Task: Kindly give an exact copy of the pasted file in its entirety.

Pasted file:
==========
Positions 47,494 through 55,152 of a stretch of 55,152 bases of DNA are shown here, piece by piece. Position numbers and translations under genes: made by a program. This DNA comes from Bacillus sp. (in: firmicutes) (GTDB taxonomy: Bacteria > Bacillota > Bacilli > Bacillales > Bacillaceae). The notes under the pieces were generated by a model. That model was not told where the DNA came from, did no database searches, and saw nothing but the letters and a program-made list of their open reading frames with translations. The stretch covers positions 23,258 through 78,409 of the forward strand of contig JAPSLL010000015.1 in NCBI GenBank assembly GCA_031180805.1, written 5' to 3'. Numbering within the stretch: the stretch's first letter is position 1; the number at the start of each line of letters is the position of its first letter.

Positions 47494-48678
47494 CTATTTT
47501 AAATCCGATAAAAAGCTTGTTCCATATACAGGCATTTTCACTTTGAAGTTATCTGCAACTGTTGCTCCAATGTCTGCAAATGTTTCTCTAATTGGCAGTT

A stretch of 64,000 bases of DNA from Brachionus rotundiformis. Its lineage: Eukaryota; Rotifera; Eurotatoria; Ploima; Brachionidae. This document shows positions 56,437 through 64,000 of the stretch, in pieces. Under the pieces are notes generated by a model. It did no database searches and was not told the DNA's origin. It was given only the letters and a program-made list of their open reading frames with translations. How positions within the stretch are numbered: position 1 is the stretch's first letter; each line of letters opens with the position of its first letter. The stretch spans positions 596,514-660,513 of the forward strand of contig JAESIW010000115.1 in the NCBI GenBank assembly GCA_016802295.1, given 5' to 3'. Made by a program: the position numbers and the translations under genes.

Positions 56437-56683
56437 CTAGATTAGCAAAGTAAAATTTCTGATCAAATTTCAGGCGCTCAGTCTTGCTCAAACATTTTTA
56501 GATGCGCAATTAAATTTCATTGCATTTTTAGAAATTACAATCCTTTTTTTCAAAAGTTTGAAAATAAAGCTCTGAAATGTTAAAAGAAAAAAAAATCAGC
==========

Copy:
Positions 47,494 through 55,152 of a stretch of 55,152 bases of DNA are shown here, piece by piece. Position numbers and translations under genes: made by a program. This DNA comes from Bacillus sp. (in: firmicutes) (GTDB taxonomy: Bacteria > Bacillota > Bacilli > Bacillales > Bacillaceae). The notes under the pieces were generated by a model. That model was not told where the DNA came from, did no database searches, and saw nothing but the letters and a program-made list of their open reading frames with translations. The stretch covers positions 23,258 through 78,409 of the forward strand of contig JAPSLL010000015.1 in NCBI GenBank assembly GCA_031180805.1, written 5' to 3'. Numbering within the stretch: the stretch's first letter is position 1; the number at the start of each line of letters is the position of its first letter.

Positions 47494-48678
47494 CTATTTT
47501 AAATCCGATAAAAAGCTTGTTCCATATACAGGCATTTTCACTTTGAAGTTATCTGCAACTGTTGCTCCAATGTCTGCAAATGTTTCTCTAATTGGCAGTT

A stretch of 64,000 bases of DNA from Brachionus rotundiformis. Its lineage: Eukaryota; Rotifera; Eurotatoria; Ploima; Brachionidae. This document shows positions 56,437 through 64,000 of the stretch, in pieces. Under the pieces are notes generated by a model. It did no database searches and was not told the DNA's origin. It was given only the letters and a program-made list of their open reading frames with translations. How positions within the stretch are numbered: position 1 is the stretch's first letter; each line of letters opens with the position of its first letter. The stretch spans positions 596,514-660,513 of the forward strand of contig JAESIW010000115.1 in the NCBI GenBank assembly GCA_016802295.1, given 5' to 3'. Made by a program: the position numbers and the translations under genes.

Positions 56437-56683
56437 CTAGATTAGCAAAGTAAAATTTCTGATCAAATTTCAGGCGCTCAGTCTTGCTCAAACATTTTTA
56501 GATGCGCAATTAAATTTCATTGCATTTTTAGAAATTACAATCCTTTTTTTCAAAAGTTTGAAAATAAAGCTCTGAAATGTTAAAAGAAAAAAAAATCAGC